Monday, June 2, 2014

McCann, Tactical Portfolios

Bailey McCann, a member of the Opalesque news and research team, introduces readers to the complex world of hedge funds in Tactical Portfolios: Strategies and Tactics for Investing in Hedge Funds and Liquid Alternatives (Wiley, 2014). In this task she had help from Benedicte Gravrand and Mark Melin, who wrote the chapters on emerging managers and managed futures, respectively. The book also includes lengthy inserts by experts in the field.

This is essentially a “how” and “how to” book—how hedge fund strategies work and how to approach investing in hedge funds (investment structures, service providers, due diligence, and investment mechanics). It also has a chapter on regulatory regime changes and impact, both in the US and the EU. One of the strengths of the book is that it takes readers beyond the borders of the United States.

Let’s look briefly at one very simple portfolio hedging strategy that even retail investors could implement: using quantitative trend following as an equity risk hedge. Unfortunately, in recent years “trend following managers have reduced their core style exposures and increased risk-on trades, which have a greater correlation to equities.” (p. 172) Moreover, for some years trend followers have benefited from using fixed income as a means of cheap equity hedging, but “this may not be the case indefinitely.” In fact, according to the authors of the TF study quoted extensively in the text, “The market environment is primed for a major change to happen because volatility is compressed and the skew is very negative.” (p. 173) Investors looking for a better equity hedge might consider “working within classical trend following strategies such as the 10-day to 100-day simple moving average crossover.” The study’s authors propose a “covariance filter on TF trades to accept only trades that have negative covariance to equities.” In this way, “investors can realize the equity hedge they hope for from CTAs, while realizing alpha. This approach also sets the strategy apart from tail-risk strategies, which are typically negative carry until a significant correction.” (p. 175)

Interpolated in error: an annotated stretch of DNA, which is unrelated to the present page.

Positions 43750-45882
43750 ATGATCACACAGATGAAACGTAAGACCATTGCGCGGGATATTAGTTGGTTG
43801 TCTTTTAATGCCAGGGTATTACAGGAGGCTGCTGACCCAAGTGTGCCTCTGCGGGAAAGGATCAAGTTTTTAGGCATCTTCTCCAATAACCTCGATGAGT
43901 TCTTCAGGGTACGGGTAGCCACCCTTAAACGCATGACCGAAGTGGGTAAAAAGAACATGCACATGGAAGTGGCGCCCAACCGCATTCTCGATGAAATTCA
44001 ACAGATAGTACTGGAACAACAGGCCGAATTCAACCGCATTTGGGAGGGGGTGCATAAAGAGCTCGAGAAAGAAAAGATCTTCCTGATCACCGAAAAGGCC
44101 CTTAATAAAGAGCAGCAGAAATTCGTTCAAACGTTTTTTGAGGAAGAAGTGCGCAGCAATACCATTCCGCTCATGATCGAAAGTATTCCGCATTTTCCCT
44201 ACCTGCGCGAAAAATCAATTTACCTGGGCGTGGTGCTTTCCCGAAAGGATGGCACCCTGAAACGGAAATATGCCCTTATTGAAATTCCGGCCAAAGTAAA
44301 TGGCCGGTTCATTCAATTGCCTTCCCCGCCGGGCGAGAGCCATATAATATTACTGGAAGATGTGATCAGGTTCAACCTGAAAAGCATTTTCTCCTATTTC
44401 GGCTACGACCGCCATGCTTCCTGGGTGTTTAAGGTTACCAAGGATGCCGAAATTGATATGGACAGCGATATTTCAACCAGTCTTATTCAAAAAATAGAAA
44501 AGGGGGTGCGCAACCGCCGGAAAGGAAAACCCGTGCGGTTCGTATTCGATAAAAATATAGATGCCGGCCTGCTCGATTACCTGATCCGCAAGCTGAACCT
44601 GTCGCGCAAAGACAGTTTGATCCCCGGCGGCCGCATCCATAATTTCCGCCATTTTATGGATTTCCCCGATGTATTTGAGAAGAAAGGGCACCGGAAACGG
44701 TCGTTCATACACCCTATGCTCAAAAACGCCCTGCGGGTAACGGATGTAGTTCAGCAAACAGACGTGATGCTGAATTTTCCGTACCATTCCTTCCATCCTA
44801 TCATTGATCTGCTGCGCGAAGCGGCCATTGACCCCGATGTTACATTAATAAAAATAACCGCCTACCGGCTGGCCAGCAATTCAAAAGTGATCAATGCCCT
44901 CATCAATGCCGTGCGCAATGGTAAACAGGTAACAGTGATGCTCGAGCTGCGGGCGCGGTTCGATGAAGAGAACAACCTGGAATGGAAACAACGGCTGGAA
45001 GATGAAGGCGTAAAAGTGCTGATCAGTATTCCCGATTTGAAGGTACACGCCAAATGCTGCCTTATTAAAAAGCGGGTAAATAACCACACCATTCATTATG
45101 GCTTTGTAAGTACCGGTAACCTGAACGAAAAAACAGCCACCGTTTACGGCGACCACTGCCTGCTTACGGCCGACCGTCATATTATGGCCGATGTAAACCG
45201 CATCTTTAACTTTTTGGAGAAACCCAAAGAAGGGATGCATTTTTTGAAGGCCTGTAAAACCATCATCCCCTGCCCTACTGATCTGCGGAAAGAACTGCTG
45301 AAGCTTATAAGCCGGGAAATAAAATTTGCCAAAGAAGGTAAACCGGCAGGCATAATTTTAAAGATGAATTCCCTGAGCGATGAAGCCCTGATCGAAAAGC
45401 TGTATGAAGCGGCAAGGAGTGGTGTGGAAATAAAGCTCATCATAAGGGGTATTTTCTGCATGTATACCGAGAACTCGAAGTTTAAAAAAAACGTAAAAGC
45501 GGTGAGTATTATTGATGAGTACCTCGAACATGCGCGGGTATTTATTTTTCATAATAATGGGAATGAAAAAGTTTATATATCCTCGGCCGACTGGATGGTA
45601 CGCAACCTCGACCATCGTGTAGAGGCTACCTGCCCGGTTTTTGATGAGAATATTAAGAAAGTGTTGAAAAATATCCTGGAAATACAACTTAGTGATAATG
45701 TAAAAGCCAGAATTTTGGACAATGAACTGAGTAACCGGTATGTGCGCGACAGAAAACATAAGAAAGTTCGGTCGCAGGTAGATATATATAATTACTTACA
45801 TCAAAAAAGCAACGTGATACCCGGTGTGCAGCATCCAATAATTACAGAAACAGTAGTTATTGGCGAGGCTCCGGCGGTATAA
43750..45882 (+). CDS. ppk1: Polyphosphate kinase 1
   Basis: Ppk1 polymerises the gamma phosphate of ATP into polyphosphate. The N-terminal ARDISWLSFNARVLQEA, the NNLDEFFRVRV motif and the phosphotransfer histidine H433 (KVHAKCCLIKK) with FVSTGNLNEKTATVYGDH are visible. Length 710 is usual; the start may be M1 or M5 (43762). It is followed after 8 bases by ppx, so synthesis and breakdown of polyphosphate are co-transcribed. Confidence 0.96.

Tactical Portfolios has something of a scattershot feel to it, which makes it a poor choice for the novice wanting to learn about hedge fund investing. But more sophisticated readers who are willing to pick their way through the book will undoubtedly find some useful information.

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